1961: A memo from the Forest Engineer to the Forest Supervisor: "On August 22, 1961 I inspected Lookout Rock lookout tower for structural safety. It was found that deterioration has progressed so rapidly from the time of last years inspection that the structure is no longer safe for occupancy. In particular the N.W. tower leg and braces are completely deteriorated from heart rot. The cross braces on the east side are deteriorated at the connection points. Some points on the foundation sills or plates are also completely deteriorated. The age of the total structure and difficulty in effecting repairs makes it more economical to replace the entire structure. I recommend that the tower not be manned next year. We may be able to complete a new tower at this location prior to fire season next year."
1961: From a letter to the Regional Forester from the Forest Supervisor dated October 23rd: "The tower should be condemned as unsafe and not manned next spring. We feel that the lookout is necessary for adequate fire protection of areas not seen from other lookouts. We therefore request consideration for purchase and erection of a tower prior to July 1, 1961. The tower should be 20’ in height with a standard 15x15 lookout house. The location is inaccessible by road and the tower will have to be packed to the site. The horse pack tower and house will be required. If possible, we would like to have the base of the tower enclosed for storage space."
1962: An April 10th memo from the Regional Forester to the Forest Supervisor: We are allocating $4,356 P&M to finance the contract for prefabrication, lightning protection, and safety screen for the Lookout Rock house and 20’ foot tower.
1962: A memo from the Forest Supervisor to the Regional Forester: "The erection of Lookout Rock lookout will be costly due to the necessity of re-transporting the materials to the construction site. They have been delivered to the Finley Corrals Guard Station, in small packages suitable for pack-animal loads. If erection is done force account, we would rig approximately 600 feet of high line to get the material onto the rock. The material would have to be loaded onto small trucks, hauled to the base of the rock, then high lined to the final site. We estimate the cost as follows: Truck transportation 100 Rigging high line 350 Transportation by high line 250 Tower and building construction 4,000 Removal of existing tower 700 Total $5,400 Would start construction this month. This is important, since high winds and freezing temperatures add greatly to the cost of later construction. Please let us know if we are to do this work."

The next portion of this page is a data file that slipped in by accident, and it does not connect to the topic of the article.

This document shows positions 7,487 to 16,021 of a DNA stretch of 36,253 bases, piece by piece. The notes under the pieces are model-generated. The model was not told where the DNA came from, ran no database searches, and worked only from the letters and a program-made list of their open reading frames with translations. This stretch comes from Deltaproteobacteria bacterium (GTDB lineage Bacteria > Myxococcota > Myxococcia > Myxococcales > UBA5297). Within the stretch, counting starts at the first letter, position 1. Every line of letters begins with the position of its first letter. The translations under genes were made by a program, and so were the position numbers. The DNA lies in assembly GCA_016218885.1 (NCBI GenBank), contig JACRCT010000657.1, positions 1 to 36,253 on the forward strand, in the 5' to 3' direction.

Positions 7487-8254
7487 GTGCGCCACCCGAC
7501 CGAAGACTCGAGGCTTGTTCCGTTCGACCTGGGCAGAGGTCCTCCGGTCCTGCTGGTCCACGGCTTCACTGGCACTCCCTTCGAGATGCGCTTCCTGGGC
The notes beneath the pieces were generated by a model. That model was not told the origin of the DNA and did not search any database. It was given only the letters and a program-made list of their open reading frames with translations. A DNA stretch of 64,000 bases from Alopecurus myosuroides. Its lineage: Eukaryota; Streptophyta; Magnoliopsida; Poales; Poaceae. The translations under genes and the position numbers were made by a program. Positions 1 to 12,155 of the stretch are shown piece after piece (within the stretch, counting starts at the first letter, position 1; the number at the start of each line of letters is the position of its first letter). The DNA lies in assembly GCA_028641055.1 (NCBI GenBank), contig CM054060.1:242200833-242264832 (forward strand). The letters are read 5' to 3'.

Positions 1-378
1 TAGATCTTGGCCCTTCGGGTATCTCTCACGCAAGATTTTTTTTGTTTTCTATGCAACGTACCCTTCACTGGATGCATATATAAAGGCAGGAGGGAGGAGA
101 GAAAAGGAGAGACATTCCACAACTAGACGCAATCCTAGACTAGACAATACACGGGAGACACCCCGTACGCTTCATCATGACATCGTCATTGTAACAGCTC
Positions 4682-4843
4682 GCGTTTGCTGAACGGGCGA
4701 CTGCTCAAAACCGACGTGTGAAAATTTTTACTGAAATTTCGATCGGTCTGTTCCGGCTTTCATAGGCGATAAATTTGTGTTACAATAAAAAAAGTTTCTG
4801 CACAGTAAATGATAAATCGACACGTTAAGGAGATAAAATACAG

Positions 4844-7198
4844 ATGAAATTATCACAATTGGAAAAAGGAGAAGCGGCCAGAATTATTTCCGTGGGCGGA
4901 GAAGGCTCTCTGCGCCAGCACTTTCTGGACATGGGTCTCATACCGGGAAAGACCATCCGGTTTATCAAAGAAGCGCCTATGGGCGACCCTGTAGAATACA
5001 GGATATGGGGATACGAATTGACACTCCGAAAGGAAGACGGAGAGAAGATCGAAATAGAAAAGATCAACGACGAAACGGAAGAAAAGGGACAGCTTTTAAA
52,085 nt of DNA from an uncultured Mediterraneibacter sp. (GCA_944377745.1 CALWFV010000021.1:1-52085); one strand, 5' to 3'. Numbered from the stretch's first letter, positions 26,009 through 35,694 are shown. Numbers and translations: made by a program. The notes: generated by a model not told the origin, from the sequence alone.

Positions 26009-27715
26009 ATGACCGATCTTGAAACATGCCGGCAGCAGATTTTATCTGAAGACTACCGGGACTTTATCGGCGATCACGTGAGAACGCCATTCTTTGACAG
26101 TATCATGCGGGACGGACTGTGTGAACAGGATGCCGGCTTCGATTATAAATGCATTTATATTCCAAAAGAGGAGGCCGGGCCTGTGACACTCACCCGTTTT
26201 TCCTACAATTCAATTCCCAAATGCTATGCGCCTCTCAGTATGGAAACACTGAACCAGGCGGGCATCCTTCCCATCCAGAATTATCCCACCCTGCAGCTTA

1962: Work began, July 30th , on the erection of a new tower. This tower was completed on September 10th.
1962: From the final construction report: Road ended approximately 500 feet and 100 feet below the job site. Packing by horses not practical. A skyline was rigged with cables and pulleys. Movement of materials from the trucks to the job site accomplished in a manner quite successful, at a cost of about $750. Final cost of the structure was estimated at $10,700.
1962: A visit from engineering on August 21st , comments on the construction of the new lookout and notes that temporary arrangements have been made to permit lookout services.
1969: Used only for emergencies.
1972: Observations noted on the 1972 lookout condition survey report: "Lookout Rock tower is timber construction. The tower is in good condition. The stove and fire finder need to be grounded. The tower is in a good state of repair. There is some trim pulling loose on the outside. There are four or five places where woodpeckers have been working on the outside. The largest is a hole approximately four inches long and three inches wide through the side of the lathing. The inside of the tower could use some paint. The facility is in good shape for an unused lookout. If this facility were manned on a permanent basis, better access must be provided. The toilet is unsatisfactory, no pit due to rock."
1981: Grounding cables not in earth or covered with rocks, loose connections. These items were discovered to be out of compliance after a lightning protection inspection.
The NGS Data Sheet
DESCRIBED BY US FOREST SERVICE 1935 (NS) NY0822'STATION IS CENTER OF 35-FOOT LOOKOUT TOWER AND HOUSE ON SUMMIT OF LOOKOUT ROCK, ABOUT 12 MILES NE OF BLY AND 3 MILES SE OF GEARHART MOUNTAIN.
REFERENCE MARK IS STATION LOOKOUT ROCK (U.S.F.S.) CONSISTING OF DISK IN ROCK OUTCROP 1.2 METERS (4 FEET) N OF CENTER OF TOWER IN AZIMUTH 176 DEG 43 MIN.
TO REACH FROM BLY, PROCEED E ALONG KLAMATH-FALLS-LAKEVIEW HIGHWAY (OREGON 66) FOR 2 MILES, THENCE NE 17 MILES OVER FOREST ROADS TO FINLEY CORRALS GUARD STATION, THENCE BY BRANCH ROAD W 1.5 MILES TO SUMMIT.
STATION OCCUPIED ECCENTRICALLY AND REDUCED TO CENTER OF TOWER.